Saturday, May 03, 2014
And did those feet in ancient time...
'BBC Proms unveils celebration of global classical music for 2014' declares the BBC press release accompanying the infamous 'Madame Tussauds' photo of Sakari Oramo. Which is not quite true: in fact the 2014 Proms are an admirable celebration of Western classical music. Yes, there are orchestras from beyond the Western hemisphere such as the Qatar Philharmonic and the Singapore Symphony; but they are playing Tchaikovsky and Rachmaninov spiced with compositions from local composers written in the Western classical tradition. Now let's make it quite clear; I am not advocating turning the Proms into a world music festival. But that headline does reflect the colonial attitude that guitarist, composer and improviser Titi Robin sees as still prevailing in the music industry.
Titi Robin recorded the Moroccan disc of his revelatory Riverbanks trilogy in Agadir. Among the guest artists are the Berber tamawayt singer Cherifa Kersit, who featured in a 2011 post that told of the struggle of the indigenous Berbers to gain cultural recognition in contemporary Morocco. I took the header photo in Sidi Ifni which is two hours drive south of Agadir; the town was originally a Berber settlement and the main language is the Berber dialect known as Tachelhit. Montserrat Figueras and Jordi Savall have done so much to build bridges between different cultures, using music such as the Berber (Amazigh) lullaby The Moon. This traditional song, which comes from the Agadir region, was introduced to Montserrat Figueras by her longtime collaborator, the Moroccan oud virtuoso Driss el Maloumi. His own deeply moving performance of the Berber melody, from his album Makan, can be heard here.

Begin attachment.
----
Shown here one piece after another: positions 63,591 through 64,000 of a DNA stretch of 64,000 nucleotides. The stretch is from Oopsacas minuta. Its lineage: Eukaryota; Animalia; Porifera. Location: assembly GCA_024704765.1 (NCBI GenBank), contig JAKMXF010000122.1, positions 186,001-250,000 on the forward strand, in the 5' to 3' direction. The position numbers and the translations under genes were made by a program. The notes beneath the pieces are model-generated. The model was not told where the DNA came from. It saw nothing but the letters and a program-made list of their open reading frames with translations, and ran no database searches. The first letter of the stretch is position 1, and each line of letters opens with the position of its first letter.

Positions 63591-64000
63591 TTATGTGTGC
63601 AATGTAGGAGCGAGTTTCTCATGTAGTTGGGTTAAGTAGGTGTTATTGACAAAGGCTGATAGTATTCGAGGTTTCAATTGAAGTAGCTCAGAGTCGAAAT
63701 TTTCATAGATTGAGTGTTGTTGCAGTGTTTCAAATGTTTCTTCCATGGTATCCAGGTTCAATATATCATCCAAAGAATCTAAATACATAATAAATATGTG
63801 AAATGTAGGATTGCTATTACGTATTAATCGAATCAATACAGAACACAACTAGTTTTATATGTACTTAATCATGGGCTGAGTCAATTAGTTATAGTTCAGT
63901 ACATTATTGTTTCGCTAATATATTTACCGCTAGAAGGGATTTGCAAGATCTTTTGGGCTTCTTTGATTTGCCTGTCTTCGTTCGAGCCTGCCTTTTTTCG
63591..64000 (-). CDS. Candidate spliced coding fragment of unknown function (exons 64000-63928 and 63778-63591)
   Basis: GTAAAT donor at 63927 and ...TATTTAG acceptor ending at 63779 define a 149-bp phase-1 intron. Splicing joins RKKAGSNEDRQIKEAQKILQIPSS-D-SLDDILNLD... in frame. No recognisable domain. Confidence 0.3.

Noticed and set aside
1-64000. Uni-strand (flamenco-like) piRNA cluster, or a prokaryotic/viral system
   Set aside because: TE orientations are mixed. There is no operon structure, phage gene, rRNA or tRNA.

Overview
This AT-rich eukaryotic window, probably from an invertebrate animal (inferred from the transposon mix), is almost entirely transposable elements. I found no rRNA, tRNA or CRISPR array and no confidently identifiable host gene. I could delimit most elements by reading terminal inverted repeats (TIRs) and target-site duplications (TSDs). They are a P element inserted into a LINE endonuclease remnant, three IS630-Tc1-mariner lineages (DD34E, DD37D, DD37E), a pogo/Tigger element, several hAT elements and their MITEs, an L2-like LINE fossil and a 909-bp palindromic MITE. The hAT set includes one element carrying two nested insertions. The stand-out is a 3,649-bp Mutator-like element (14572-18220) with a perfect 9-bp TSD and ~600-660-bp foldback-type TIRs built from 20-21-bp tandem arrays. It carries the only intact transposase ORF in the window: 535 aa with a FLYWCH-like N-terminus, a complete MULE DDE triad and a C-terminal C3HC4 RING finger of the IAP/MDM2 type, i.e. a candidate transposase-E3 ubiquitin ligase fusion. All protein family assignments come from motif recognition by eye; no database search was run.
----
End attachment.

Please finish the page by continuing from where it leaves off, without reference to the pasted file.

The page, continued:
That solipsistic headline does raise concerns about how Western classical music is being hijacked to serve colonial mindsets. The BBC's avowed celebration of "global classical music" concludes with Parry's Jerusalem, preceeded by Elgar's Land of Hope and Glory and Arne's Rule, Britannia! Now, I recognise that the Last Night of the Proms will never change: because, like Jeremy Clarkson, the event is a big earner for the BBC. But, in a tweet, a fervent supporter of the right-wing UKIP party declared 'Time to take our country back' linked to a YouTube video of the Royal Philharmonic Orchestra playing Jerusalem. ('And did those feet in ancient time/Walk upon England's mountains green...') Which, if the threat from UKIP at the forthcoming Europen parliamentary elections was not so serious, would be laughable. Because Jerusalem, far from being the product of ethnic nationalism, started life as a rallying cry for a spiritual movement formed, to quote its founder, to appeal "to the whole of humanity... Hindus, Mohammedans, Buddhists... " My account of the genesis of Hubert Parry's misunderstood syncretic anthem is here.
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